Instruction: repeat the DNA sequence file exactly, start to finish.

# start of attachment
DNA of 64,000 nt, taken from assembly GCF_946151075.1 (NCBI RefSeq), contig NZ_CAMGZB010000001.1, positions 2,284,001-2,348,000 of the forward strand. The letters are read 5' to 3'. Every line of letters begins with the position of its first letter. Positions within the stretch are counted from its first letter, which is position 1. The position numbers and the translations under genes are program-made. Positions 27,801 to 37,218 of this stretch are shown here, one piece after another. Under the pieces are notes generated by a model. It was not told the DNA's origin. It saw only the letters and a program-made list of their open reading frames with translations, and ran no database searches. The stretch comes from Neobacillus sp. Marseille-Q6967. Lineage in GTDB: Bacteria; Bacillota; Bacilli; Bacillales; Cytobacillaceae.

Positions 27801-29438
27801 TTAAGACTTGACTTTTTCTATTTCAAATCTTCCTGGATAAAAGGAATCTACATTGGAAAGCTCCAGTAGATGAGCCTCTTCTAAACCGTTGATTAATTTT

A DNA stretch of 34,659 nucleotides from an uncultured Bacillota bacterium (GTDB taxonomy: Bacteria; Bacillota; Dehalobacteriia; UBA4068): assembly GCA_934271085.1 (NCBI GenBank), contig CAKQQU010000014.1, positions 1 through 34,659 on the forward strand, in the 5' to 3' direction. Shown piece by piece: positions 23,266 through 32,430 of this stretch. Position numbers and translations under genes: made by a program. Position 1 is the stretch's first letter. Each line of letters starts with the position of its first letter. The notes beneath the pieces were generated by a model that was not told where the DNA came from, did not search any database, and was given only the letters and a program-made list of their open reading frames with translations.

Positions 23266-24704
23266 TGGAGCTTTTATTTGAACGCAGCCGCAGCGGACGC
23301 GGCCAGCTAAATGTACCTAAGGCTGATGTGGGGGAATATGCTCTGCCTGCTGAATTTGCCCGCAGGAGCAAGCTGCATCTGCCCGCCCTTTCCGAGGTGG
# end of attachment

DNA of 64,000 nt, taken from assembly GCF_946151075.1 (NCBI RefSeq), contig NZ_CAMGZB010000001.1, positions 2,284,001-2,348,000 of the forward strand. The letters are read 5' to 3'. Every line of letters begins with the position of its first letter. Positions within the stretch are counted from its first letter, which is position 1. The position numbers and the translations under genes are program-made. Positions 27,801 to 37,218 of this stretch are shown here, one piece after another. Under the pieces are notes generated by a model. It was not told the DNA's origin. It saw only the letters and a program-made list of their open reading frames with translations, and ran no database searches. The stretch comes from Neobacillus sp. Marseille-Q6967. Lineage in GTDB: Bacteria; Bacillota; Bacilli; Bacillales; Cytobacillaceae.

Positions 27801-29438
27801 TTAAGACTTGACTTTTTCTATTTCAAATCTTCCTGGATAAAAGGAATCTACATTGGAAAGCTCCAGTAGATGAGCCTCTTCTAAACCGTTGATTAATTTT

A DNA stretch of 34,659 nucleotides from an uncultured Bacillota bacterium (GTDB taxonomy: Bacteria; Bacillota; Dehalobacteriia; UBA4068): assembly GCA_934271085.1 (NCBI GenBank), contig CAKQQU010000014.1, positions 1 through 34,659 on the forward strand, in the 5' to 3' direction. Shown piece by piece: positions 23,266 through 32,430 of this stretch. Position numbers and translations under genes: made by a program. Position 1 is the stretch's first letter. Each line of letters starts with the position of its first letter. The notes beneath the pieces were generated by a model that was not told where the DNA came from, did not search any database, and was given only the letters and a program-made list of their open reading frames with translations.

Positions 23266-24704
23266 TGGAGCTTTTATTTGAACGCAGCCGCAGCGGACGC
23301 GGCCAGCTAAATGTACCTAAGGCTGATGTGGGGGAATATGCTCTGCCTGCTGAATTTGCCCGCAGGAGCAAGCTGCATCTGCCCGCCCTTTCCGAGGTGG